Dealers conceded a huge amount of uncertainty remained over the plan to cut Greek debt, which is thought to be unveiled by European officials imminently. At the same time, traders believed CACs will be inserted into Greek-law bonds (which make up around 90% of Greece’s outstanding debt) presuming the restructuring actually goes ahead.”
So at least sovereign CDS may remain valuable as hedging tools when everything is said and done. With only € 2.8 billion in notionals on Greek debt outstanding, there won't be any great effect on the financial system if the CDS contracts are triggered. Besides, presumably sufficient margin collateral has already been posted by the writers of the contracts.
Violent Protests Break Out, Government Crumbles
The protests and demonstrations in Greece have turned ugly. Meanwhile, more and more ministers are resigning from the Papademos cabinet in a bid to save their own political hide.
(Photo credit: reuters/yiorgos karahalis)
“Greece's future in the euro grew increasingly precarious Friday as violence erupted on the streets of Athens during a general strike and five politicians resigned from the government after European leaders demanded deeper spending cuts.
Hours after Greece claimed it had reached an agreement among its squabbling party leaders on new cutbacks, European officials dashed any hopes that the country was close to getting its bailout. Finance ministers said more austerity needs to be agreed and set a deadline for the middle of next week.
If Greece's government fails to meet Europe's demands, the debt-ridden country faces a chaotic debt default next month that would send shockwaves around the world economy and could doom a generation of Greeks to even deeper hardship.
If it does deliver those demands, Europe has committed to give it a €130 billion ($172 billion) lifeline that would at least postpone Greece's day of reckoning.”
Altogether six ministers have resigned by now (the five mentioned above resigned today alone). The AP report continues:
“Thousands of people marched through the streets to protest the cuts, which include a 22 percent drop in the minimum wage at time when the unemployment rate is over 20 percent and the economy is in a fifth year of recession. Clashes broke out, with demonstrators hurling fire bombs at riot police shooting tear gas.
Resistance was also growing in Athens' halls of power, with six members of the 48-strong Cabinet leaving the government over the past two days because they could not agree to the new demands.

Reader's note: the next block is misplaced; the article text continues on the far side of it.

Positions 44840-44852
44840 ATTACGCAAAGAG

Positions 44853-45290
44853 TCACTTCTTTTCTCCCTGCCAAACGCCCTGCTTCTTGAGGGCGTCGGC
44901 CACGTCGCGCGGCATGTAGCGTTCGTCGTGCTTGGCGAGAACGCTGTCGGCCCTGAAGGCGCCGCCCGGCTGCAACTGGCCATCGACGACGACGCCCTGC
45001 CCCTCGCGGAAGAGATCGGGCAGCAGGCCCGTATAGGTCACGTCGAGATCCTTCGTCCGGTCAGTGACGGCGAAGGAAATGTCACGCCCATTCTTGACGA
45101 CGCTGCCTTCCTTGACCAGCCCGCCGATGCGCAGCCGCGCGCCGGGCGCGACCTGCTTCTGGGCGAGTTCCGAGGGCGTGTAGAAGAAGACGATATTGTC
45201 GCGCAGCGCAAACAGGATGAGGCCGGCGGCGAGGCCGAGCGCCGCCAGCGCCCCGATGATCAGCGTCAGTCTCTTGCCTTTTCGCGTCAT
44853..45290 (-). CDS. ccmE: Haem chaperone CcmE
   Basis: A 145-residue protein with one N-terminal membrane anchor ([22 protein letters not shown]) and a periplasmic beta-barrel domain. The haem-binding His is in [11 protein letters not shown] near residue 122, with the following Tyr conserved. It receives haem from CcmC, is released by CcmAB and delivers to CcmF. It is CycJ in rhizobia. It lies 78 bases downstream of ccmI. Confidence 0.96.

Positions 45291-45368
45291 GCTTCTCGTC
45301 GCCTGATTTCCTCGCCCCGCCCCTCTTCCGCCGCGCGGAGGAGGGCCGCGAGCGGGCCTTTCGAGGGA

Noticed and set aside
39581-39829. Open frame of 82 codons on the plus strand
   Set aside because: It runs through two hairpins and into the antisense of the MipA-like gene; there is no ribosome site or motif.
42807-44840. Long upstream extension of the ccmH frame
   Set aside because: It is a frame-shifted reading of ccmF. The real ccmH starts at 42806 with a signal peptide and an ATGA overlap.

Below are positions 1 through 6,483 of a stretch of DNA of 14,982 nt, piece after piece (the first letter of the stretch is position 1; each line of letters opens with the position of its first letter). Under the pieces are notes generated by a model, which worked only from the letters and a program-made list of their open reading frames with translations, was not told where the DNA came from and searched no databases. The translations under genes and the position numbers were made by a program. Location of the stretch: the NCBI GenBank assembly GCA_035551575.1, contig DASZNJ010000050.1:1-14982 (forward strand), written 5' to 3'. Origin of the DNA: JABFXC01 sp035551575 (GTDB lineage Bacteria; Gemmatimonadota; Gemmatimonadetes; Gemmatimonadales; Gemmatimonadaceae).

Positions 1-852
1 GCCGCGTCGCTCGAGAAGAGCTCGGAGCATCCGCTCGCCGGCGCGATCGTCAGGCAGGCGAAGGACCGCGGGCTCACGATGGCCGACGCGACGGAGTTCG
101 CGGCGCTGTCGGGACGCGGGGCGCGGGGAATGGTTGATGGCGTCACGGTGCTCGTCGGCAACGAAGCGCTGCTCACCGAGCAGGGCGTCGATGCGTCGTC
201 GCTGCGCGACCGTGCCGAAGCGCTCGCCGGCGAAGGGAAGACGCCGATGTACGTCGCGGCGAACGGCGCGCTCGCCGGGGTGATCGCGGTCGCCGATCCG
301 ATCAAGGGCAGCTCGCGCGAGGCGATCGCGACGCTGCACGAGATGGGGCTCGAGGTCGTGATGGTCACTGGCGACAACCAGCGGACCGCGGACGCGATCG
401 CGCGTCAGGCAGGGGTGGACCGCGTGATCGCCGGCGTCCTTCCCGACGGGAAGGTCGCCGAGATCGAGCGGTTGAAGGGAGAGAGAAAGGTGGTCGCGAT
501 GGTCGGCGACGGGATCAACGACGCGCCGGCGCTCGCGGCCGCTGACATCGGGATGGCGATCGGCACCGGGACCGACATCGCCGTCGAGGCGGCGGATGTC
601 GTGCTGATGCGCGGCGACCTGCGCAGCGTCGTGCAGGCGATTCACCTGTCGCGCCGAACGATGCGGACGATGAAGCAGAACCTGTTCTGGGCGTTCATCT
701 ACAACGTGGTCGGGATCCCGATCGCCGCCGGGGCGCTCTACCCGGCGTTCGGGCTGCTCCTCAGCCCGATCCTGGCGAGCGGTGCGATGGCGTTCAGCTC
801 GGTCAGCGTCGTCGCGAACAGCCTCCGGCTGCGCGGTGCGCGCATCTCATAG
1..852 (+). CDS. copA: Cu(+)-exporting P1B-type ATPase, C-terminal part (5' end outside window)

The five were Deputy Foreign Minister Mariliza Xenogiannakopoulou, a majority Socialist lawmaker, the transport minister and the deputy ministers of defense, merchant marine and agriculture — all members of the rightist LAOS party, a junior coalition member. On Thursday, Deputy Labor Minister Yiannis Koutsoukos, a Socialist, also quit.
"They are trying to impose measures that will make the recession worse and drive the country to despair," Xenogiannakopoulou said in a letter, adding that she would vote against the cutbacks in parliament.
LAOS leader George Karatzaferis said he was withdrawing support for the measures agreed a day earlier, describing the country's treatment by its European partners as "humiliating."
Though LAOS is a small party, its action underscores the growing discontent, both among political leaders and households — nearly one in two young people are out of work.”
As the LAOS leader put it, he doesn't want to be 'under the German jackboot'. He may be surprised to learn that this statement is probably welcomed in Germany. As Mish pointed out yesterday, the Germans are seemingly trying to push Greece out of the euro area, while officially proclaiming that this is the last thing on their mind.
As a side effect of the above, the Athens stock market fell by nearly 5% today. In short, a pullback that could produce a buying opportunity is underway. As Baron Rothchild reportedly once said, the 'time to buy is when there is blood in the streets' – a condition that seems fulfilled as of today.
A videos documenting the clashes between protesters and police in Athens .
It is understandable that Greece's citizens are frustrated and angry at the recent developments. They are the ones now condemned to shouldering the burdens created by an unconscionable political class. The economic situation remains more or less hopeless at this point, so there is not even a light at the end of the tunnel that might create a bit of motivation and make it psychologically easier to go through the retrenchment.